'Girl power' to drive new campaign
MOST WOMEN killed or seriously injured on Irish roads received their injuries in crashes caused by male drivers, the chief executive of the Road Safety Authority, Noel Brett, said yesterday.
Speaking at the launch of "He Drives, She Dies", a new road safety initiative, Mr Brett said young women in particular should be aware that in more than one-third of the cases where women were killed in cars driven by men, the men were between 17 and 24 years of age.
The initiative asks women - particularly young women - to "say no to getting into a car with a guy who drives dangerously", said Mr Brett.
The campaign will consist of radio, poster and internet advertising and is also being implemented in Northern Ireland in conjunction with the Co-operation and Working Together organisation.
Speaking at the launch of the campaign in Dublin yesterday, Mr Brett said 1,444 females were killed or seriously injured in cars driven by males over a 10-year period, to 2006. The vast majority of women passengers, aged between 17 and 24, who died, were in cars driven by young men in the same age bracket, he said.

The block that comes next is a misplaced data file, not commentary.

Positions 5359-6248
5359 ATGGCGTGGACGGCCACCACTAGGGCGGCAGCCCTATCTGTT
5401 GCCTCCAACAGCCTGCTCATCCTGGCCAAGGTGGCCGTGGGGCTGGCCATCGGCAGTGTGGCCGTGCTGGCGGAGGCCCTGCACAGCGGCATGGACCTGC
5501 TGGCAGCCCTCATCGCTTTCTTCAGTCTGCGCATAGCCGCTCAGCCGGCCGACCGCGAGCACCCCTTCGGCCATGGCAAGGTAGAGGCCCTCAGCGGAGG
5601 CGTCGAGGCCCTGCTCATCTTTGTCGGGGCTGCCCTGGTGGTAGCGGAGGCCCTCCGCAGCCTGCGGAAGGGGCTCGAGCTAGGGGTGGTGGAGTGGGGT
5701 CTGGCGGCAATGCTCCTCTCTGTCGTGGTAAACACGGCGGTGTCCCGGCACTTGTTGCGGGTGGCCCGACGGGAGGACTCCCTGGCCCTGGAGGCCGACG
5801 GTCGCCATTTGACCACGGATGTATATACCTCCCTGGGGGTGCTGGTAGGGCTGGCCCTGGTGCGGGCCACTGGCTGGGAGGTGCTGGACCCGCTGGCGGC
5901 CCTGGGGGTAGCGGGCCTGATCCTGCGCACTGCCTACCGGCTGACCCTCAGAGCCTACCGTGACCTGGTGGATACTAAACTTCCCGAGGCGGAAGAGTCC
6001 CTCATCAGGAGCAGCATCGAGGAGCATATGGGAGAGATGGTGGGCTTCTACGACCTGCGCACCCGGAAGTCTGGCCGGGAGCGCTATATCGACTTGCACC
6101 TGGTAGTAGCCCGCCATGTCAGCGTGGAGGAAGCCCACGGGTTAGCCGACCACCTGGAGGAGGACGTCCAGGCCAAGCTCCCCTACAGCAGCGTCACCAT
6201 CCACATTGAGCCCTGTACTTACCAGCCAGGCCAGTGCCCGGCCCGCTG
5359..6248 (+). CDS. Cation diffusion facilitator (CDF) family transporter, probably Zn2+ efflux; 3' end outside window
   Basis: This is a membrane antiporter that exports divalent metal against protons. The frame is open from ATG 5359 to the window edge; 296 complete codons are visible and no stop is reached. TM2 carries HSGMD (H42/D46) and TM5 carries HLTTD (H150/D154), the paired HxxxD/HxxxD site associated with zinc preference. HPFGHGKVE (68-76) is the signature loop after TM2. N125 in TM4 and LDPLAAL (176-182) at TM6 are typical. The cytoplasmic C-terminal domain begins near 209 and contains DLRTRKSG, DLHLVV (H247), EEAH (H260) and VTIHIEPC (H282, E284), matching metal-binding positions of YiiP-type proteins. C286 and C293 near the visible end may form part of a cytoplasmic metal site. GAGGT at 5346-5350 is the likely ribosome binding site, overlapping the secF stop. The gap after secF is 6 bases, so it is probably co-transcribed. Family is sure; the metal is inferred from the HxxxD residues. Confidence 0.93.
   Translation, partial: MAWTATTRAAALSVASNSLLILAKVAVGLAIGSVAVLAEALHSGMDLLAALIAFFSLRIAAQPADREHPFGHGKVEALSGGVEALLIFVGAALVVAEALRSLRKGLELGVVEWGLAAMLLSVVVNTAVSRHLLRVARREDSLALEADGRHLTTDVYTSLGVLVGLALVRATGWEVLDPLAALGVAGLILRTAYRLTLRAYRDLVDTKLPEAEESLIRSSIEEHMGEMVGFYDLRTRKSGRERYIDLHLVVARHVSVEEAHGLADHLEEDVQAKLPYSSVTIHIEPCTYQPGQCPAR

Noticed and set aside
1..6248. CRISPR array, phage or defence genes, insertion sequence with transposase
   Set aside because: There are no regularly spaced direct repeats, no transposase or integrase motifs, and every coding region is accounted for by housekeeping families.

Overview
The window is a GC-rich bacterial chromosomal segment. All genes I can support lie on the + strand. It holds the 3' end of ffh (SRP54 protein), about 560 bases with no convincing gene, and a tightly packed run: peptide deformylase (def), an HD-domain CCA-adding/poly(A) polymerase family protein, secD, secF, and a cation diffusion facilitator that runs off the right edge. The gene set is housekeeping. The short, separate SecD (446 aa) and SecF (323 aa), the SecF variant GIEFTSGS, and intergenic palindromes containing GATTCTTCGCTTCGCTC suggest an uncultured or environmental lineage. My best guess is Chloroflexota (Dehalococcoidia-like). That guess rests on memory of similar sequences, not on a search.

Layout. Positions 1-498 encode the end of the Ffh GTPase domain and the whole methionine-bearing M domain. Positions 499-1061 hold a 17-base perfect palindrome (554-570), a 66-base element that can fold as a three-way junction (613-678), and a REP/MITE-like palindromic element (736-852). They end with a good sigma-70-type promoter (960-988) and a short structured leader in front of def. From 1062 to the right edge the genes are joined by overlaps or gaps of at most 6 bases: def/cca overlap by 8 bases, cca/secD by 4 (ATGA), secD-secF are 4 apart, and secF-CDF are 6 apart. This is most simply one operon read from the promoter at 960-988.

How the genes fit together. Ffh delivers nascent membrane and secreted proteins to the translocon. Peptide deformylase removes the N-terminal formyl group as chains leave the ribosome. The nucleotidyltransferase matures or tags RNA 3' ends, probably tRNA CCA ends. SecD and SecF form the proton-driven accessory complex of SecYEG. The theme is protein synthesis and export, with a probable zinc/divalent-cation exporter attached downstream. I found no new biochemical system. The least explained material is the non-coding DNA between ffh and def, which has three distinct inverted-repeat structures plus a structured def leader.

According to Mr Brett the unmistakable message of the research is: "Girls you are more likely to be killed by a male driver."
"This campaign is about 'girl power' and you have the power to make a choice here. So put your foot down.
"Tell him you're not impressed with the way he drives," Mr Brett said.
"Every time you get into a car with your boyfriend, partner or brother who drives dangerously, you are putting your life and the lives of others at risk. And more often than not, it's a case of He Drives, She Dies'," he added.
Research carried out by Co-operation and Working Together, a cross-Border health and social care partnership, indicated that speeding by drivers was the main reason passengers felt unsafe in cars, with most respondents saying they had been fearful that the driver would drive faster if the speed was commented upon.